If the problem is ongoing, you may need to consult a cat behaviorist. Ask your veterinarian for a recommendation.

There are also rare and unfortunate situations where the cat is aggressive because of a neurological condition. This is another time to consult with your vet.

Bites as Signs of Pain

As you probably know, cats hide their pain very well. And sometimes, if a cat bites you, it’s because you’ve touched an area that is painful to them. Sometimes it’s because they are feeling unwell in general, too. And elderly cats get aches and pains. Even if they’ve never bitten you before, they may if they are hurting, or suffering from feline dementia. In any of these cases, it’s usually pretty clear that the problem requires a consultation, and possibly treatment from a veterinarian.

One other case in which a cat may bite is that they are deaf and you have startled them. If you know your cat is deaf, always make sure to gently tap the surface on which they are lying, and only touch them when they have acknowledged you. If you have an older cat that is acting out, they may be going deaf, and you will need to adjust your actions around them accordingly. Both Boodie and Binga lost most of their hearing as they aged.

What to Do if a Cat Bites You

As I mentioned above, don’t move or react. A cat is more likely to let go if you keep still. Alternately, another thing you can do is gently push your hand or arm — whatever body part the cat is biting — in the direction of their teeth instead of away. Even though it is counterintuitive, it makes it more likely that the cat will let go.

Once you’ve gotten your body part back from your cat, if they have broken skin, the first thing you should do is squeeze around the wound to make blood (and bacteria) drain out of it. And you are doing this as you are heading to a sink to wash the wound with soap and water. Do this under faucet pressure for five minutes or more. Then head to urgent care and have the wound looked at immediately. Fangs leave puncture wounds with bacteria that goes too deep for home treatment and even a wound that does not look bad can easily become infected. It’s way better to be safe than sorry.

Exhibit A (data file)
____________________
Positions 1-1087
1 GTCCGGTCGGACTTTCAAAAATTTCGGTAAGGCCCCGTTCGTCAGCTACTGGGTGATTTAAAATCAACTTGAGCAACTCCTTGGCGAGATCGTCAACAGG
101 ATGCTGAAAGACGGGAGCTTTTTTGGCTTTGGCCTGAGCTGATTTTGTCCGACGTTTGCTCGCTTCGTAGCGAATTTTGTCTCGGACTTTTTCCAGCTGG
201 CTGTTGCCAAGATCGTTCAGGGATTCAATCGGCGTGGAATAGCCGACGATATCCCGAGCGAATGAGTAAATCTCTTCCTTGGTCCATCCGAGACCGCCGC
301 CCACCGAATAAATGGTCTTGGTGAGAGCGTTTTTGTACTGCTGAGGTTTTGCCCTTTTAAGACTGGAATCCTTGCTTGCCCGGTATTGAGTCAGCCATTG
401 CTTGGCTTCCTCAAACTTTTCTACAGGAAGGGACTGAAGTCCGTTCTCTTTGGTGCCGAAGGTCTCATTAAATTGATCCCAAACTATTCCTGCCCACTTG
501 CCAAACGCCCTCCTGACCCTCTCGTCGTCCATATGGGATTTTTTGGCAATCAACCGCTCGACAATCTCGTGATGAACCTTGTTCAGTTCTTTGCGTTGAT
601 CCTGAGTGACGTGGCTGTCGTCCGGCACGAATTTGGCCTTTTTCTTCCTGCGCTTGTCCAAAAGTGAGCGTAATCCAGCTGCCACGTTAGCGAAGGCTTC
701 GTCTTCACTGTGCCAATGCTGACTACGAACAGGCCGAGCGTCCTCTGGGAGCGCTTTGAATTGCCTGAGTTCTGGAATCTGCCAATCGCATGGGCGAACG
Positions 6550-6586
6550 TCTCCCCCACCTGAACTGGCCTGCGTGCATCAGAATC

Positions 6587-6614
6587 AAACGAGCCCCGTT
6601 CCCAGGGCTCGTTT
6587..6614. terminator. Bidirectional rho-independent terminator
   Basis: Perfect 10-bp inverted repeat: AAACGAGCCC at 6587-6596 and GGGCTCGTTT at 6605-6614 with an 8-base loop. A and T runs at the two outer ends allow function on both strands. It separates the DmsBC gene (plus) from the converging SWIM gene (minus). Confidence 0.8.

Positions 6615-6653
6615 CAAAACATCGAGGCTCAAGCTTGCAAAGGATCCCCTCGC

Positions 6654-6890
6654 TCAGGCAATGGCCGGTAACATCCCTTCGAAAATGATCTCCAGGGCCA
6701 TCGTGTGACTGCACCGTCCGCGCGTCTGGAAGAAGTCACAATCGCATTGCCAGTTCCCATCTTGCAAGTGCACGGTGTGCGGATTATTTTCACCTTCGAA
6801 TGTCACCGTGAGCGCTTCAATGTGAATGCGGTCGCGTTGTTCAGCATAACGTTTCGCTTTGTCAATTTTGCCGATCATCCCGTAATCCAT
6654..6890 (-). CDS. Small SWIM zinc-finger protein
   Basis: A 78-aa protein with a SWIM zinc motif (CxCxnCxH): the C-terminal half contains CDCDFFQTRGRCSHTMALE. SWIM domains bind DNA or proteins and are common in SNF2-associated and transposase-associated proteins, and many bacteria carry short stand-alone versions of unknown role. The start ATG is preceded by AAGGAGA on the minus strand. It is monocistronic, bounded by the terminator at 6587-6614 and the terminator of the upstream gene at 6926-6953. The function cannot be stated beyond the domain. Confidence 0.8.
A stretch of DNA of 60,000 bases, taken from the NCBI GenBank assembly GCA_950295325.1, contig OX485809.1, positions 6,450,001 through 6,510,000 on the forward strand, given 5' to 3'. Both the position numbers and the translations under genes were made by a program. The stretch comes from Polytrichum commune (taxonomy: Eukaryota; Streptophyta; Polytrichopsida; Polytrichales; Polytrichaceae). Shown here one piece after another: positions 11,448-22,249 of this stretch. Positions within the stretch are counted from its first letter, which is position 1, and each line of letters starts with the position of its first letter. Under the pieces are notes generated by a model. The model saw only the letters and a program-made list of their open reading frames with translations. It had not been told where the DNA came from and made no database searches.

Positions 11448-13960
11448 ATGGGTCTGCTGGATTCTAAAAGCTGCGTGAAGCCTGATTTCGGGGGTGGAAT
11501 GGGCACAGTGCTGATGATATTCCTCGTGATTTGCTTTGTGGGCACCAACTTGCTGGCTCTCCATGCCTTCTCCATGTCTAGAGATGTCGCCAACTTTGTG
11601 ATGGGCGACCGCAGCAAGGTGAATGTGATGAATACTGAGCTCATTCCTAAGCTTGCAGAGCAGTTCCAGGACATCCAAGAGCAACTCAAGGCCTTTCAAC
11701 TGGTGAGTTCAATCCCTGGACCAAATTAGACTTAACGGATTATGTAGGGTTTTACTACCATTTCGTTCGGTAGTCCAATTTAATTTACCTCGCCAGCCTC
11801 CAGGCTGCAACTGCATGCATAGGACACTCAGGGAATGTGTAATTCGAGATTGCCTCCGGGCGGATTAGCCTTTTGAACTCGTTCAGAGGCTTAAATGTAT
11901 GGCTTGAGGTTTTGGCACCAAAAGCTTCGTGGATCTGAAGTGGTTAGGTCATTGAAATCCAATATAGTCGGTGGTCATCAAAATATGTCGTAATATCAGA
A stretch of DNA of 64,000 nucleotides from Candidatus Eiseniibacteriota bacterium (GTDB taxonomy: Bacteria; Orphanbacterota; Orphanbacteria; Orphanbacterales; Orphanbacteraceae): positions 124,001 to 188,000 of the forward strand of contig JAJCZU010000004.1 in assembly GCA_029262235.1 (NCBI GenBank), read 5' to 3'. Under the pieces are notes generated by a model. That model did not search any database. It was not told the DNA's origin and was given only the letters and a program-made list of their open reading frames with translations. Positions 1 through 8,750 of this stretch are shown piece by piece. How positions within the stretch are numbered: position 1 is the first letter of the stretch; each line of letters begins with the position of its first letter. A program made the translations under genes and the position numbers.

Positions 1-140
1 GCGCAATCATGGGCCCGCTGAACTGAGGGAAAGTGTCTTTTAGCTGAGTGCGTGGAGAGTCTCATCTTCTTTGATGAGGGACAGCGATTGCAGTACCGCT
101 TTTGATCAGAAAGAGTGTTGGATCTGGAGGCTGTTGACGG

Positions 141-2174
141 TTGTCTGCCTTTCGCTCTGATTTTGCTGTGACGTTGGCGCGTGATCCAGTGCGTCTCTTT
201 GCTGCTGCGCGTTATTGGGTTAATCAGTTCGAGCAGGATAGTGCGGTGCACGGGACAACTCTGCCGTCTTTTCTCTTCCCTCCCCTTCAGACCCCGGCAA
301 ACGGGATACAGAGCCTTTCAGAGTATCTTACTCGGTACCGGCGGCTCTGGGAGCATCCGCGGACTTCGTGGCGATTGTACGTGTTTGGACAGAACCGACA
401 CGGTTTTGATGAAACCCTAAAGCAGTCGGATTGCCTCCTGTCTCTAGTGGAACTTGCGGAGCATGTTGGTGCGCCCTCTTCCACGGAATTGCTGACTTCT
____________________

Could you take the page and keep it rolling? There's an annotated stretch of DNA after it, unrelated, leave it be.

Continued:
One thing to not do with a cat bite is cover it with an ointment. Ointments such as Neosporin will keep the wound from draining and make any infection worse. Just wash it well and have a doctor take care of it.

One Last Note

Never, ever punish a cat for biting you! They have bitten you for reasons even they may not fully understand. And aggressive cats will only act more out of fear if someone tries to punish them for trying to protect themselves. Use the solutions above instead. And if worse comes to worse, consult a vet or a cat behaviorist. Sometimes expert advice is the best approach.

I hope this helps! Have you ever dealt with a cat bite? Let us know about your experiences in the comments.

Here are some other posts about cat behavior you may want to check out:

Why a Cat Bites You, and What to Do